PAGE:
Concorde, Opera, Madeleine and Champs-Élysées celebrated PDW 2018 by welcoming international artists and high-level design brands from Europe and Asia.
ArchiExpo e-Magazine marveled in all the excitement: on-site weaving demonstrations by Mourne Textiles at the Paris flagship shop of British home and lifestyle brand Margaret Howell, an impressive display of lights projected on the Eiffel Tower made by I.C.O.N. Lighting and Motoko Ishii Lighting Design from Japan and more.
Mourne Textiles: Mastering the Weave
Having already worked together for many years, Mourne Textiles, founded by Norwegian designer Gerd Hay-Edie, and British home décor and lifestyle brand Margaret Howell collaborated on a special treat for PDW 2018.
A weaving demonstration took place at the flagship store of Margaret Howell at Place de la Madeleine. Gerd’s daughter and master weaver Karen facilitated the weaving process during the event, where they used their traditional handloom that was transported from their atelier located in the Mourne Mountains in Ireland.
Le Tapis Milano was originally featured at the Triennale de Milan in 1951.
The collaboration between Margaret Howell and Mourne Textiles featured handwoven scarves and the re-edited version of the iconic carpet that Gerd created called Le Tapis Milano, originally featured at the Triennale de Milan in 1951 at the shop Mario Sierra. Manager of Mourne Textiles explained to ArchiExpo e-Magazine:
“The carpet is woven manually using wooden looms that have been in our atelier since the 40s and 50s. It takes around 3 weeks to make each carpet. Our home pieces are now available in all the shops of Margaret Howell and some exclusive pieces can be bought from our shop online.”
Copenhagen Creatives Redefine Art Through Tech
Maison du Danemark invited a dozen Danish contemporary artists (including two collectives) to participate in the Copenhagen Creatives exhibition, a month-long venture. The event demonstrated how modern technologies have affected society, behavior and people’s understanding. The works exhibited served as testimonies of how technology is redefining and recreating art. Among those invited, sculptor Carl Krull had his artworks included in the exhibition as well as the design projects of facility designer Oskar Koliander.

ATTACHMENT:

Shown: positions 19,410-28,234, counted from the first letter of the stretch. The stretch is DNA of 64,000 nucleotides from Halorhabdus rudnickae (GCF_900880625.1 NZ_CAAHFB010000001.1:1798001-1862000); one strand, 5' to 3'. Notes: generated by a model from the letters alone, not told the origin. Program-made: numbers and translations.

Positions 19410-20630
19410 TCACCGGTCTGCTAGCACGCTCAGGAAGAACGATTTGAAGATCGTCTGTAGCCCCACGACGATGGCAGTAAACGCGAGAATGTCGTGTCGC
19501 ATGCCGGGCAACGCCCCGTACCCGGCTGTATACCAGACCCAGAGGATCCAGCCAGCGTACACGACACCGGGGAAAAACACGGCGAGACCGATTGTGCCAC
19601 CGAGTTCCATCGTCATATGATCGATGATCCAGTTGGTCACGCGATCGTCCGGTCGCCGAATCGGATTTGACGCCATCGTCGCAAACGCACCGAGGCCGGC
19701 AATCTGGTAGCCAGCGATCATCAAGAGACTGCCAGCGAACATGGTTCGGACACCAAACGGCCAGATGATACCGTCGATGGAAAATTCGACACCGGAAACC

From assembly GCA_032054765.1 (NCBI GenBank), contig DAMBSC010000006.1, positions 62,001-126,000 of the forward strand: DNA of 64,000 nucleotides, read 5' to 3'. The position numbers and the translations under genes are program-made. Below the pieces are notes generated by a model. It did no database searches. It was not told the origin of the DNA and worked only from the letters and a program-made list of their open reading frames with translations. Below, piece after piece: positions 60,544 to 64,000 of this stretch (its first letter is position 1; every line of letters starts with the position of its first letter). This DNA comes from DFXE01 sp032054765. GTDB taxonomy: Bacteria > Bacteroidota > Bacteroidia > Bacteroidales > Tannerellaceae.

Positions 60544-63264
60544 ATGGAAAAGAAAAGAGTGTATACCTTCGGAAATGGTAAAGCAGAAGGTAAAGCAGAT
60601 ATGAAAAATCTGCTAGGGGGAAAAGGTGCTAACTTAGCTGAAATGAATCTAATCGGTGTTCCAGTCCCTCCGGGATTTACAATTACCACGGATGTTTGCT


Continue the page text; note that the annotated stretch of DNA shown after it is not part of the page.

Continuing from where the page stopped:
The artists, such as Carl Krull (featured below) rely on art and technology to achieve videos in virtual reality, two-dimensional carved wooden paintings or totem sculptures made of pink mushrooms grown under glass. “This generation of thirty-something is using new technologies and data as a natural tool that is becoming a full-fledged artistic expression,” Rebecca Graversen of the Danish House (8th) said in an interview with Le Figaro.
During the event, visitors could interact with the exhibited pieces by downloading an application to view them on their smartphone and could put on 3-D glasses to play mini golf. Danish art is becoming ever more playful, be it tactile or in augmented reality.
The Japanese Light up the Eiffel Tower
Japanese design has always been influential to many creative professionals and students based in Paris, developing a special relationship which has brought about Japonismes 2018 for this year’s PDW: a brilliant display of Japanese symbols and colors on the Eiffel Tower. Motoko Ishii Lighting Design from Tokyo and I.C.O.N Paris designed and produced the lighting for the Eiffel Tower. The lighting showcase started with an introduction showing a red sun rising until the top of the Eiffel Tower which was bathed in bright white light, followed by a reflection of bright colors that include blue which represented liberty, sakura pink which stood for beauty and green for diversity.